Transgender identities and narrativity: Performativity, agency corporeality
Degree GrantorUniversity of Canterbury
Degree NameDoctor of Philosophy (PhD)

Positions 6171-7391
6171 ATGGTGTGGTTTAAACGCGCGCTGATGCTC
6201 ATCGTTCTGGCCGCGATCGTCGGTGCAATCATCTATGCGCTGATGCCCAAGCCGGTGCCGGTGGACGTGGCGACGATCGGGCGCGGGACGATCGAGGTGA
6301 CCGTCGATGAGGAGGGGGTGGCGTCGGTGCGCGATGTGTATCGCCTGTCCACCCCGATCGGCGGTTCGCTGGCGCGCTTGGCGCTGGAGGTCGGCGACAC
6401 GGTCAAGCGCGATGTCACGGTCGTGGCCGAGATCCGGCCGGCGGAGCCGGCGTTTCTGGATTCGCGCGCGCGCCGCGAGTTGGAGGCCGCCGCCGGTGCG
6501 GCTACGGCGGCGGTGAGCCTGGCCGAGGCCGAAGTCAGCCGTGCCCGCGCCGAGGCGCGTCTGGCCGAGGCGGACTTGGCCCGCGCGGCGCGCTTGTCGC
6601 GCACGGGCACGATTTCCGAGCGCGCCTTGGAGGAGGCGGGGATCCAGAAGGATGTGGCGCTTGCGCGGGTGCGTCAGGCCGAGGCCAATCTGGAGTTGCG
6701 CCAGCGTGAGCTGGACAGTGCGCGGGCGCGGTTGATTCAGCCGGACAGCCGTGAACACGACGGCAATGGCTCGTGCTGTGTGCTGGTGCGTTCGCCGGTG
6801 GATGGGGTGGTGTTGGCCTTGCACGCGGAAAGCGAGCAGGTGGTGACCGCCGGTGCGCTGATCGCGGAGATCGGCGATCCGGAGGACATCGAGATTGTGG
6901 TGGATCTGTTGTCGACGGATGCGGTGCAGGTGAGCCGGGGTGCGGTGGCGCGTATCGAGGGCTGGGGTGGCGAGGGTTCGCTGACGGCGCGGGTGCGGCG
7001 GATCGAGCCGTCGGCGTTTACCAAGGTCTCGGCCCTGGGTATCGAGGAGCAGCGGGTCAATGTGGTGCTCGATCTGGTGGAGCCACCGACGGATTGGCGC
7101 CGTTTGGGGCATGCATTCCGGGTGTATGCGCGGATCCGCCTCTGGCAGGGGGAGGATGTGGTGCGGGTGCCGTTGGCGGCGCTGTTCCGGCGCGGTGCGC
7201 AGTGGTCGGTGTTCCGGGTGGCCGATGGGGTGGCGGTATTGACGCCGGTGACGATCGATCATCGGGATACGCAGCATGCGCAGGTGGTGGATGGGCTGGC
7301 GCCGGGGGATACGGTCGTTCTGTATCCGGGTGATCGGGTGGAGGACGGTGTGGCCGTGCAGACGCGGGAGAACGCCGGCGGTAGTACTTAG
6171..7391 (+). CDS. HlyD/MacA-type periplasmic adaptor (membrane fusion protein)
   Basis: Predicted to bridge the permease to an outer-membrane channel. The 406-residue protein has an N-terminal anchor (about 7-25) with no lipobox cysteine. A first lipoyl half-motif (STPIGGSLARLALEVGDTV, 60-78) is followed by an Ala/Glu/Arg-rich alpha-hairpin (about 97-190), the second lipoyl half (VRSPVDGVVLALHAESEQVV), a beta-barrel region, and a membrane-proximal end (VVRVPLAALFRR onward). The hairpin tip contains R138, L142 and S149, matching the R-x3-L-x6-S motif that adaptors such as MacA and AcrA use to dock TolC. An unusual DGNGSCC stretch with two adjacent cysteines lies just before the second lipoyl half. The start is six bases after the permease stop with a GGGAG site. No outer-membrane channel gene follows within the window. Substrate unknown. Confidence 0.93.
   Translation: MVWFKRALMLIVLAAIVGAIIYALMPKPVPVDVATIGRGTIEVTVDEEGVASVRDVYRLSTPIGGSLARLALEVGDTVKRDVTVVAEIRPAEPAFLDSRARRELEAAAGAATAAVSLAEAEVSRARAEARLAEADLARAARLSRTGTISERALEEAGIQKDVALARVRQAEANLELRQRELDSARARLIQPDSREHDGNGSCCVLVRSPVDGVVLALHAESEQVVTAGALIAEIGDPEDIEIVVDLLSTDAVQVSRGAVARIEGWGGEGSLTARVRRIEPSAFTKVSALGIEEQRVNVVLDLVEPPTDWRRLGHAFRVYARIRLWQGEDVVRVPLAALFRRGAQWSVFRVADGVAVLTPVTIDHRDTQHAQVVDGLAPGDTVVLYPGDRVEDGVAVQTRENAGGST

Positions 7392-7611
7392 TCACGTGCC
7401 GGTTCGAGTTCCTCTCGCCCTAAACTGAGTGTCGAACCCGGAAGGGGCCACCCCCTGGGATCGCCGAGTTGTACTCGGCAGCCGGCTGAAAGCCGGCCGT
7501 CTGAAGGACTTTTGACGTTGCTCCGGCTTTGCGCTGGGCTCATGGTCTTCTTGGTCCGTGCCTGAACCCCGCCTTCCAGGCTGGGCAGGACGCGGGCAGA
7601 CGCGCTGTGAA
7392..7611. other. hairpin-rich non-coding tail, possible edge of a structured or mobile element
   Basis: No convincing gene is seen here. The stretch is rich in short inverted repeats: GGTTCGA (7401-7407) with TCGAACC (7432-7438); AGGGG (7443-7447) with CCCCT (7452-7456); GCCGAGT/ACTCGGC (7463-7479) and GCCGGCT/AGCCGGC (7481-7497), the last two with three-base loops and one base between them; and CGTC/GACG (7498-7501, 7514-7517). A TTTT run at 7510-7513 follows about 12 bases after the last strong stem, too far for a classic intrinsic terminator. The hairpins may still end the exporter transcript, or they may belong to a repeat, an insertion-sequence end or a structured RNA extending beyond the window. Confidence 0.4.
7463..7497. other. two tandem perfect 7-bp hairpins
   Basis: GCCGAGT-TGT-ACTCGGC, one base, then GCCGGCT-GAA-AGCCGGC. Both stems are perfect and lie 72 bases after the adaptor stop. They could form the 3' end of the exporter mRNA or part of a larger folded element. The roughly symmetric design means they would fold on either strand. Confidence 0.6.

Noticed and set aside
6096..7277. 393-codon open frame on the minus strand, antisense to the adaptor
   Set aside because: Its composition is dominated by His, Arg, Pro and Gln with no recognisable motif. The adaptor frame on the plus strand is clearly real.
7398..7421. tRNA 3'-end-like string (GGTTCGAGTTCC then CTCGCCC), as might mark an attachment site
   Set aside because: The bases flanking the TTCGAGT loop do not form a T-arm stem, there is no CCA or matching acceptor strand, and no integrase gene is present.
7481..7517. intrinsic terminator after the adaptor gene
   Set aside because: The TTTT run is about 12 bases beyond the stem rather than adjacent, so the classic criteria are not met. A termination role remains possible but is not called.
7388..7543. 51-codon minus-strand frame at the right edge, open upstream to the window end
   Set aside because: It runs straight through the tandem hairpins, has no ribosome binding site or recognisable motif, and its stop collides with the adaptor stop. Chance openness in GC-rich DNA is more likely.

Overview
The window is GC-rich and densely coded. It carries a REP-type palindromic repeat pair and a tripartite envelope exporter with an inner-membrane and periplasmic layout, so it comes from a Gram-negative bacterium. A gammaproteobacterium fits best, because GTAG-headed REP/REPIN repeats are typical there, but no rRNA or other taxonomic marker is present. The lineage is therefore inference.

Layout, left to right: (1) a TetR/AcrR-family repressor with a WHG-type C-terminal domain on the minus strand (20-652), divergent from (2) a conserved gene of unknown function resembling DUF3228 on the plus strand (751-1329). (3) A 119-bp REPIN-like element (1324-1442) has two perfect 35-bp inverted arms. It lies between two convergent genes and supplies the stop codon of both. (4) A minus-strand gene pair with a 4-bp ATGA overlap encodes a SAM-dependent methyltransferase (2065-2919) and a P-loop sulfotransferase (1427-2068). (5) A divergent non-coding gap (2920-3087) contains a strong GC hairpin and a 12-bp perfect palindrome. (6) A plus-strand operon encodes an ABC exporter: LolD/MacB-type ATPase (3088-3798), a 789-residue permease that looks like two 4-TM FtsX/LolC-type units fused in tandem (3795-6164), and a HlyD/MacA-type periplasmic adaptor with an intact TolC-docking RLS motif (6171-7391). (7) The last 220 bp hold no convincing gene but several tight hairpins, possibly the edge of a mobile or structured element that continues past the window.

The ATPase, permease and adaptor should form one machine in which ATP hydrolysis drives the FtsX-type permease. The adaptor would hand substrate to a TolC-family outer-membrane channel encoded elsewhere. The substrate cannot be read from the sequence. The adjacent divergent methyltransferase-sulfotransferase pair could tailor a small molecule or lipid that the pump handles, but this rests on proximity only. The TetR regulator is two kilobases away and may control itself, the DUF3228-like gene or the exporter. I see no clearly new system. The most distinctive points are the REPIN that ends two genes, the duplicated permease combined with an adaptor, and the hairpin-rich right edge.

A study of transgender embodiment provides a unique vantage point from which to examine how people take up, and are constituted by, ideas about sex and gender. Discontinuities between the anatomical bodies and social identities of transgendered people trouble conventional understandings about bodies and selves. At the same time people who use gender reassignment technologies attach considerable authority to normalising discourses about bodies and identities, masculinity and femininity. This thesis explores subjectivity, agency, citizenship and community through analyses of conversations with 'transgendered' people in Australia and New Zealand. The thesis consists of distinct but interrelated essays that explore the relationship between global technologies and the local achievement of identities. It illustrates how conversations about identity in transgendered social spaces are also discussions about the medicalisation of sex and gender and the social/institutional expectations associated with particular gender identities. Attention to the situated dimensions of social interaction suggests that it is not just discourses, but also corporeality and spaces, that make certain subject positions available to actors. Holding 'public stories' and the particularistic features of personal narratives in play, I argue that both stories and identities emerge from interaction - shifting and changing according to the spaces and times in which they are embedded.